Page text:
Global climate change has made Ireland “warmer and wetter”, according to a new report published this morning (Thursday, August 12).
Dubbed “The Status of Ireland’s Climate”, the report was published by the Environmental Protection Agency, Met Éireann and the Marine Institute.
This is the second comprehensive analysis of “essential” climate data collected in Ireland.
According to the three groups, the report confirms and updates findings from the 2012 report and details how global changes are being reflected in our atmosphere, oceans and our landscape.
The report was prepared by MaREI, University College Cork and funded by The Environmental Protection Agency (EPA), Met Éireann (MÉ) and the Marine Institute (MI).
- The annual average surface air temperature in Ireland has increased by over 0.9° over the last 120 years, with a rise in temperature being observed in all seasons;
- Annual precipitation was 6% higher in the period 1989 to 2018, compared to the 30-year period 1961 to 1990;
- The concentration of the main climate driver: greenhouse gases – carbon dioxide, methane and nitrous oxide – measured in Ireland, continued to increase since 2012 with long-term implications for our climate.
- Satellite observations indicate that the sea level around Ireland has risen by approximately 2-3mm per year since the early 1990s;
- Measurements in the surface water to the west of Ireland indicate an increase in ocean acidity which is comparable to the rate of change in oceans around the world;
- The average sea surface temperature measured at Malin Head has been 0.47° higher over the last 10 years compared to the period 1981-2010.
- There is an increase in river flows across most of Ireland since the early 70s. However, there is evidence in recent years of an increase in potential drought conditions especially in the east;
- Land cover observations since 1990 show increases in the areas covered by artificial surfaces and forest whilst there is a decrease in wetland areas.
The report also identified that progress has been made in several areas of Ireland’s observation infrastructure, resourcing, analyses and co-ordination, since the 2012 climate status report.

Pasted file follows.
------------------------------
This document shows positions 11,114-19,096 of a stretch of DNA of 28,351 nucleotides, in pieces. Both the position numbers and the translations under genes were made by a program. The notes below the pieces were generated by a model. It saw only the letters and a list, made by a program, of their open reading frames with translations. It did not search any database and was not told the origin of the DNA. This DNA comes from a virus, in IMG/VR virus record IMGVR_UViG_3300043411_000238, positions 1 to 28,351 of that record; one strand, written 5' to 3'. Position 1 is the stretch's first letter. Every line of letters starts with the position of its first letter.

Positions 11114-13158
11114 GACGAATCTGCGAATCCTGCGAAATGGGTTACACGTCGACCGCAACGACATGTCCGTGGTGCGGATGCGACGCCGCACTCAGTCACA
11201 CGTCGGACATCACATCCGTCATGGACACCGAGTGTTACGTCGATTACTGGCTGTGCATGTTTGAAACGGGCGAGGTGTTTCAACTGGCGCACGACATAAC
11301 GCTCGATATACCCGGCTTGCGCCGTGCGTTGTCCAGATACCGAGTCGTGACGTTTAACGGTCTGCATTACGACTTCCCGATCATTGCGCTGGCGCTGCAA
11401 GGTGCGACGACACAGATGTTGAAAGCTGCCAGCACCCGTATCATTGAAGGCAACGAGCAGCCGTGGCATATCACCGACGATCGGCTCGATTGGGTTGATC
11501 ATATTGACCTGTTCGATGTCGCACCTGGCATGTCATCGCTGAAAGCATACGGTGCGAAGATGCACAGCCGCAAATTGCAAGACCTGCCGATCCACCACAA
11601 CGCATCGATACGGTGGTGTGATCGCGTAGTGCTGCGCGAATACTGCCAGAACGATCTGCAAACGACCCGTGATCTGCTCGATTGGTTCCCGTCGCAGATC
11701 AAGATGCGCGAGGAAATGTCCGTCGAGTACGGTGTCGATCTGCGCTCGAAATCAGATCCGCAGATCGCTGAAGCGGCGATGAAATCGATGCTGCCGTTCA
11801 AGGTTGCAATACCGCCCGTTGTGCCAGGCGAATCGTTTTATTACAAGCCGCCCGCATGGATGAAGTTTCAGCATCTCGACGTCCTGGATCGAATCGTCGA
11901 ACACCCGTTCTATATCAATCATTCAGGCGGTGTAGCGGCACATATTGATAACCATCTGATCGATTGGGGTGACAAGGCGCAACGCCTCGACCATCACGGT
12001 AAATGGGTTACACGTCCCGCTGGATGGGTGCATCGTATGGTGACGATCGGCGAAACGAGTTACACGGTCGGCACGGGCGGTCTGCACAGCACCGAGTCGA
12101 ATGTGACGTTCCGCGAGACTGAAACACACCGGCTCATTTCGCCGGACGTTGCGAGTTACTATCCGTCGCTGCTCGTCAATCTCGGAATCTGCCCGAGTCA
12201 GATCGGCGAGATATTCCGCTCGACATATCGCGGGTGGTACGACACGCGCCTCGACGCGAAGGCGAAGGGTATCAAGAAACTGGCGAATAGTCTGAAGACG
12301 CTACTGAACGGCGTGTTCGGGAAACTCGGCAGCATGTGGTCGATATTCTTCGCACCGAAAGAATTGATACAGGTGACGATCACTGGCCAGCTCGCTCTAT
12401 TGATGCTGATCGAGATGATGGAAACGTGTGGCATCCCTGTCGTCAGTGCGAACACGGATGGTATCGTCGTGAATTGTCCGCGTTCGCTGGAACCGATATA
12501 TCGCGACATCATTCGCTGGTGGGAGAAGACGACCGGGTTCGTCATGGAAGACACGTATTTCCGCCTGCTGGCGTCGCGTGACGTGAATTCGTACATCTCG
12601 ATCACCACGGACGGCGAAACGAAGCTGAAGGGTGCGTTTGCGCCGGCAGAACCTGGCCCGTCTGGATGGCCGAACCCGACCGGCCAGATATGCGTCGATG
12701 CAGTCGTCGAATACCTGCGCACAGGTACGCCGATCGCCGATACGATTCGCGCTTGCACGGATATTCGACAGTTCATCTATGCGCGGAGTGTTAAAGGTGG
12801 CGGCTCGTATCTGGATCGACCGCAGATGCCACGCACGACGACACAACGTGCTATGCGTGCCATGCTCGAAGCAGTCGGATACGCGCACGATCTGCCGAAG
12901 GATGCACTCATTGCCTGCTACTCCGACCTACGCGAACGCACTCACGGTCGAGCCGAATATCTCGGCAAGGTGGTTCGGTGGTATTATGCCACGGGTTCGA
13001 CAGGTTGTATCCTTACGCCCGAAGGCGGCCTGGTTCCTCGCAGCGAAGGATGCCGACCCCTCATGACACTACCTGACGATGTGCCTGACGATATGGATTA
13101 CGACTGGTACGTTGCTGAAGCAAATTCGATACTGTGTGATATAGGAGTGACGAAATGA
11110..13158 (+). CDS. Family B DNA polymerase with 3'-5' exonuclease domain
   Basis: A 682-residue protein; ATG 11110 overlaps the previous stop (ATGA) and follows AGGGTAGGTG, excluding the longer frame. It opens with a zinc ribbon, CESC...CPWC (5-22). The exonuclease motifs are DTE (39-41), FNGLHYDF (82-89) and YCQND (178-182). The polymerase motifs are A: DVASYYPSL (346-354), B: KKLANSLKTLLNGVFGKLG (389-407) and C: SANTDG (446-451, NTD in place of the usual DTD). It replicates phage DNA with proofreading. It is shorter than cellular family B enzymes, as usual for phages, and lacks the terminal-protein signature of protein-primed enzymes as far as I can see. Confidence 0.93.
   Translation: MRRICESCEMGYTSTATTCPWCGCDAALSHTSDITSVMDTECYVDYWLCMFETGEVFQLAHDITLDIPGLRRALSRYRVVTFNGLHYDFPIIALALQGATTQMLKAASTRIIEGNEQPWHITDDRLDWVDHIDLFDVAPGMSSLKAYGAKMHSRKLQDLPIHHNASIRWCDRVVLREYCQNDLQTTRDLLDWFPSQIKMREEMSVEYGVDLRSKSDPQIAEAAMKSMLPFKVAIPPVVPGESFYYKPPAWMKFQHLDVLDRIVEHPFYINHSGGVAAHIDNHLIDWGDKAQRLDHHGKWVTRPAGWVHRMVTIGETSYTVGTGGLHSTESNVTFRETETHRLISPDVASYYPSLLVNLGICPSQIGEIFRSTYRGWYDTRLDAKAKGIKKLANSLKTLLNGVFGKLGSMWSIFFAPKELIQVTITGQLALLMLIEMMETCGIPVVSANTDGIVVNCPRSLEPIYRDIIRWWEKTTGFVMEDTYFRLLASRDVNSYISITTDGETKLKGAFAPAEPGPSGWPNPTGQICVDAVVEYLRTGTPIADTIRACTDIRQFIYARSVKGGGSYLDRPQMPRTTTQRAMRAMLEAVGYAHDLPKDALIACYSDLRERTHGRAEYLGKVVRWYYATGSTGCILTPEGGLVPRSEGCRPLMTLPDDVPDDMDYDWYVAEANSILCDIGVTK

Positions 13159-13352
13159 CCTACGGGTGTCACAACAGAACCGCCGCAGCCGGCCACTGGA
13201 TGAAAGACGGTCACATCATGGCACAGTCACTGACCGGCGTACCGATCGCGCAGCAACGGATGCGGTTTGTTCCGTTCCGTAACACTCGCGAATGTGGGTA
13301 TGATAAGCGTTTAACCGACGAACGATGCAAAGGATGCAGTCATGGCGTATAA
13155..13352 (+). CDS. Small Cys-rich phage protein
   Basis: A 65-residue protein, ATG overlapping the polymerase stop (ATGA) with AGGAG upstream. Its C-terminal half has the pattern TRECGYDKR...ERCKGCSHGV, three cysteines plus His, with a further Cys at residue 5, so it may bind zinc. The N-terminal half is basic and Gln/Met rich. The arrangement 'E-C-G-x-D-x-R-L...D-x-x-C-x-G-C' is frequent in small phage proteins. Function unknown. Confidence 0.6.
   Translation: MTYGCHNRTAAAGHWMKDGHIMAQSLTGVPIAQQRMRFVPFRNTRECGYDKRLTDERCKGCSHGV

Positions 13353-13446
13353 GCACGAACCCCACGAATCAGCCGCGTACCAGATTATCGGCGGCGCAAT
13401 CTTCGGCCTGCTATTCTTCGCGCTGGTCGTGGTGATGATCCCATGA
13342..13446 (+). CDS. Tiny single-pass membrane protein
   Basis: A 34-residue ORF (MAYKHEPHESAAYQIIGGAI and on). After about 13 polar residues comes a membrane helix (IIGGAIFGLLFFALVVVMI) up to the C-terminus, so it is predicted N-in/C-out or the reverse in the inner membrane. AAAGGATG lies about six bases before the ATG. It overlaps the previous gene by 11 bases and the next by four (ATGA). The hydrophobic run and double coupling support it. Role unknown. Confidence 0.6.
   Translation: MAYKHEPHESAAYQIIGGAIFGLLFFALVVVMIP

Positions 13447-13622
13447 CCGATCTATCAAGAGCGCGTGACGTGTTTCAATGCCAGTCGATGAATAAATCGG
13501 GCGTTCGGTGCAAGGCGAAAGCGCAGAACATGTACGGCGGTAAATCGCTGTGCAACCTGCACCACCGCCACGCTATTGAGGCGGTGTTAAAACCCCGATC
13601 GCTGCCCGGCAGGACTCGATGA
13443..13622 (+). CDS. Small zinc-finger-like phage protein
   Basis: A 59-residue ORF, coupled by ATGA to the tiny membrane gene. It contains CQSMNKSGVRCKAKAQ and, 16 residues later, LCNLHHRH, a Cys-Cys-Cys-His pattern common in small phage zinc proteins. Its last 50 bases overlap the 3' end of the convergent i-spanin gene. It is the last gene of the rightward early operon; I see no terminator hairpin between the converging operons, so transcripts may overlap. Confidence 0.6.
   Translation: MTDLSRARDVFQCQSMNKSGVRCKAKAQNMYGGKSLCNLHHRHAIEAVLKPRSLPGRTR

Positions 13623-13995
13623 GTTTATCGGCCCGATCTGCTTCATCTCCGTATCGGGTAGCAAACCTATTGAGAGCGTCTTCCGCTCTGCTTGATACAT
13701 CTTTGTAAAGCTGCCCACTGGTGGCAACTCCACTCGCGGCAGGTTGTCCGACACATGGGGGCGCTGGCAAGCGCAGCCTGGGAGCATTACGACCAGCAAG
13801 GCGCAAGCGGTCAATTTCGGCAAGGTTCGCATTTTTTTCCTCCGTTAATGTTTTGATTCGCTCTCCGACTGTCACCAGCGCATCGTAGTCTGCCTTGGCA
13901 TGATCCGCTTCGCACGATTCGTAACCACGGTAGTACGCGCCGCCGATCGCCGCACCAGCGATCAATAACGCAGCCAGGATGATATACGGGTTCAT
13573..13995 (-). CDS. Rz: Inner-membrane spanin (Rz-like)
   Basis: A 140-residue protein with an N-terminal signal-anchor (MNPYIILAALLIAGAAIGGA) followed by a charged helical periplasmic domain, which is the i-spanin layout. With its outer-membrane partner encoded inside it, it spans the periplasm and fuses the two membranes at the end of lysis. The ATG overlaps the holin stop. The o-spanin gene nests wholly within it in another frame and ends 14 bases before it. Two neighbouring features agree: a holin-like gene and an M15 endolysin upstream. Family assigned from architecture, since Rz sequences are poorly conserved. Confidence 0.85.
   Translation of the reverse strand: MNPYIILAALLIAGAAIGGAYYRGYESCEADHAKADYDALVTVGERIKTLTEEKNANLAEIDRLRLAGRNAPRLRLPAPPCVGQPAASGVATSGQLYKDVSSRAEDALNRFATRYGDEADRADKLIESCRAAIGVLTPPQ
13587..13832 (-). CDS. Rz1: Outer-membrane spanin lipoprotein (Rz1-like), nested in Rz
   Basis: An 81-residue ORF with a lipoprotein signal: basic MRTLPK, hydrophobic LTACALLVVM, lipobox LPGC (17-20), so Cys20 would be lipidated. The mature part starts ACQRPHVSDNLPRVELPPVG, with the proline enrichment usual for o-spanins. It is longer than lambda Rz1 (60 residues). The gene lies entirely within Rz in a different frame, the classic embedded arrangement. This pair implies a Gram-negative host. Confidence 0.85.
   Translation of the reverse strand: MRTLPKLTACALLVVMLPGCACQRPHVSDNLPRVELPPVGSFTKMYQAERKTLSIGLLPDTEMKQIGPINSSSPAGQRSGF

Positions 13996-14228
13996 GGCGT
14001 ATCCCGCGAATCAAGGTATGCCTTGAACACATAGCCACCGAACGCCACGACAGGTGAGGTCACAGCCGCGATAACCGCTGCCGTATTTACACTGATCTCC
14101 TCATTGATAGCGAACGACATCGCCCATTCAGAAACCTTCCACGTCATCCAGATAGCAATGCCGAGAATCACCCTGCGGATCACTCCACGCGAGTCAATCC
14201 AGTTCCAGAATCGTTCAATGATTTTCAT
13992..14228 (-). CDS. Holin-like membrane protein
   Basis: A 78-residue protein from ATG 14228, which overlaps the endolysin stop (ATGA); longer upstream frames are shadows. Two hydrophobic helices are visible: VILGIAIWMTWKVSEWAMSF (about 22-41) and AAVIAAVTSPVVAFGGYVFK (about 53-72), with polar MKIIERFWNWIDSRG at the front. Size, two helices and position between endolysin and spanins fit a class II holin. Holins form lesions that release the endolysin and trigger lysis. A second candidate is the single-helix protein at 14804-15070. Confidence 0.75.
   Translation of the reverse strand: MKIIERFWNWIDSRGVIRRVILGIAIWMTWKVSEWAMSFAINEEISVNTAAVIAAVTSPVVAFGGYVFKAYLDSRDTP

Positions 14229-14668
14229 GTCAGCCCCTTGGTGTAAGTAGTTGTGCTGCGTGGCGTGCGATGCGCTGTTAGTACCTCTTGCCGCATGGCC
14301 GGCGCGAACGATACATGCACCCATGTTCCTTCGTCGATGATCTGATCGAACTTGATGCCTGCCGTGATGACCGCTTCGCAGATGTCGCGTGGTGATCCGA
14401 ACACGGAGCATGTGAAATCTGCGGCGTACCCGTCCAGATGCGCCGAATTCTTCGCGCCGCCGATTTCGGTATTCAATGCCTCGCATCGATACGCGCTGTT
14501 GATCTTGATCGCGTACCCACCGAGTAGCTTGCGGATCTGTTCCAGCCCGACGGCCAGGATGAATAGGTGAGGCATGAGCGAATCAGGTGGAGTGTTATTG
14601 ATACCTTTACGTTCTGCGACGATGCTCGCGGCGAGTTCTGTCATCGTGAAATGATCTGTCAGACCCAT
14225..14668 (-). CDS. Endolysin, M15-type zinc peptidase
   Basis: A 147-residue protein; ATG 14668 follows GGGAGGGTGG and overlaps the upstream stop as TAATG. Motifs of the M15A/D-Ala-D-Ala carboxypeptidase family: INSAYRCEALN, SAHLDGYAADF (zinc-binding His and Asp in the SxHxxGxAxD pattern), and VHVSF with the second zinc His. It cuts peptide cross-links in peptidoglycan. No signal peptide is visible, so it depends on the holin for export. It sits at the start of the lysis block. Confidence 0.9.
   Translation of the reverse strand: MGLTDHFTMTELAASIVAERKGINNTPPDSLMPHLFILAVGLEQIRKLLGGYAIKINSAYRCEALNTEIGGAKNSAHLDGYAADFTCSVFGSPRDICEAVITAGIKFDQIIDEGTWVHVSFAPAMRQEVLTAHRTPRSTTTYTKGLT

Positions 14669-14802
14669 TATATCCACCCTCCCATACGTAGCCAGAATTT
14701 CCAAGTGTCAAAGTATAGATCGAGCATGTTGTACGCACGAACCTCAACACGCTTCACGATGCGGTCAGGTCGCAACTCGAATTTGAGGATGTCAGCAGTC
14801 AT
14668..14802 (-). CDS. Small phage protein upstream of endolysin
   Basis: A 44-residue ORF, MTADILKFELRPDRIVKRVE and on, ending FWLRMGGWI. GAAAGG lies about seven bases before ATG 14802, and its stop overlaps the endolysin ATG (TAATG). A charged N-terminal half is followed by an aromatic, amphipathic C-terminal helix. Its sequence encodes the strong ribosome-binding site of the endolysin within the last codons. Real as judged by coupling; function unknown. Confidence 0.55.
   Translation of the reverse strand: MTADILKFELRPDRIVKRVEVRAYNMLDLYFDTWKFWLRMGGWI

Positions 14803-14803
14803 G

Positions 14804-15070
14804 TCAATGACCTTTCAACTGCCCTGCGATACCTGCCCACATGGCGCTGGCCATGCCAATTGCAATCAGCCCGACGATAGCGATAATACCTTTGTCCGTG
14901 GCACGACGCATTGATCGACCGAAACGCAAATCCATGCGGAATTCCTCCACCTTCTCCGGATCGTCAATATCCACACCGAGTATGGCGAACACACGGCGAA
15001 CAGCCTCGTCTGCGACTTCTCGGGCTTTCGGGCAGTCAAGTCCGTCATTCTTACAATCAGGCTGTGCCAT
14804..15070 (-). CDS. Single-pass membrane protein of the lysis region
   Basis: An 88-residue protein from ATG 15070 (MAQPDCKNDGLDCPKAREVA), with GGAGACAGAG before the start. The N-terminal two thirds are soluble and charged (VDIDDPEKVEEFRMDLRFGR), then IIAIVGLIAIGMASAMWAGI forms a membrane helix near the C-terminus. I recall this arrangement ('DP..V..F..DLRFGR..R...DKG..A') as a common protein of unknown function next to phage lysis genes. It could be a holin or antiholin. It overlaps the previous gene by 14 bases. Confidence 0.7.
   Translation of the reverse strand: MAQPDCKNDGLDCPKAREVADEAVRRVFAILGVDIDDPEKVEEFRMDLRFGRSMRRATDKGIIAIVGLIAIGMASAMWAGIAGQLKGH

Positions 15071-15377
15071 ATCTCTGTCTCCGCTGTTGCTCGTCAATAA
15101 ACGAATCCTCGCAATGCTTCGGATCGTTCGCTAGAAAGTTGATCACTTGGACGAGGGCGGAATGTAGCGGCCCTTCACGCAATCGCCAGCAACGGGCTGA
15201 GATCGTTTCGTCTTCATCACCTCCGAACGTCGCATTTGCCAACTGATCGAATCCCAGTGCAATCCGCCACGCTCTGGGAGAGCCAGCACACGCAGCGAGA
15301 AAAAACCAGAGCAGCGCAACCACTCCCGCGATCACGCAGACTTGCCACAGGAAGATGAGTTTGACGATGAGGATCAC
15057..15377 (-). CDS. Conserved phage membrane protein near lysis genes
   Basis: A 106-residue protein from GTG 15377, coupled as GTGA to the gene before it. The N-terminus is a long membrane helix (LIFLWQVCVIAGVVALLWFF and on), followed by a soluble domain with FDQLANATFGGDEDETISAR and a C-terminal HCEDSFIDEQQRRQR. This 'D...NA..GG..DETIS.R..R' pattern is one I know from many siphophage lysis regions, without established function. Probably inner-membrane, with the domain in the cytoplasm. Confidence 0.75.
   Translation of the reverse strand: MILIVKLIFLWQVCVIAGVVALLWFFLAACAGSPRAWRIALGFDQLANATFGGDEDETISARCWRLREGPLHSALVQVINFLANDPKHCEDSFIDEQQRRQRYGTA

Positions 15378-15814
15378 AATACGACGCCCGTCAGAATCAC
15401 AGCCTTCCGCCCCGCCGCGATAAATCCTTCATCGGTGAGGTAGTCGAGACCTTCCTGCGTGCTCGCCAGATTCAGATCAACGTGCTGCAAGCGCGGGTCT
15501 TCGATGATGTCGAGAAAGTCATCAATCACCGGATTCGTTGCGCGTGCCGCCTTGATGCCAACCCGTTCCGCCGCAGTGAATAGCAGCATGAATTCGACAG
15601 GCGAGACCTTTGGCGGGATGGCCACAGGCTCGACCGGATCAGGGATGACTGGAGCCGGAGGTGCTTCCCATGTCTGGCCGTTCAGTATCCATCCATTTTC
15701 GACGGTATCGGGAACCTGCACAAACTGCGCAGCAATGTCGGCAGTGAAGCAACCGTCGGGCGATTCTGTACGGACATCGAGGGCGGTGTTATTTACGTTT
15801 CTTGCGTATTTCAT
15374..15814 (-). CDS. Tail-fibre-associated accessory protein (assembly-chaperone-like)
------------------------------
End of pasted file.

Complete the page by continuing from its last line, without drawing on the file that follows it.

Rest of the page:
However, it says that further action is needed to ensure the national climate observation system is fit for purpose for the coming decades.
Welcoming the publication of the report Laura Burke, EPA director general, said:
“Climate observations provide the basis for our understanding of the realities of climate change here in Ireland, in Europe, and globally.
“As a Party to the UN Framework Convention on Climate Change, and the Paris Agreement, Ireland has committed to carry out the range of climate observations outlined in this report.
“These data enable bodies such as the IPCC to carry out their analysis of global changes. Importantly, they are needed to inform effective responses to the changes that are happening here in Ireland.
“Today’s report brings together the evidence of the changes that have occurred across Ireland’s environment, from both long-term detailed measurements on our land and in our oceans and atmosphere and from linked data from satellite observations from programmes such as Copernicus.”
The scientific data was monitored and collated by Global Climate Observing System (GCOS) Ireland and “represents Ireland’s long- standing contribution” to gather the vital monitoring data needed internationally.
Highlighting the importance of the Status of Ireland’s Climate report Eoin Moran, director of Met Éireann, said:
“As citizens in Ireland and around the world are now seeing the impacts of climate change, through evermore extreme weather events, fires and flooding etc; high-quality observations of the climate are crucial to help inform society’s response to the climate emergency.
“Scientific long-term monitoring of the climate underpins climate research and the development of climate services which support policy making and decision making in the face of the urgency of the climate crisis,” Moran added.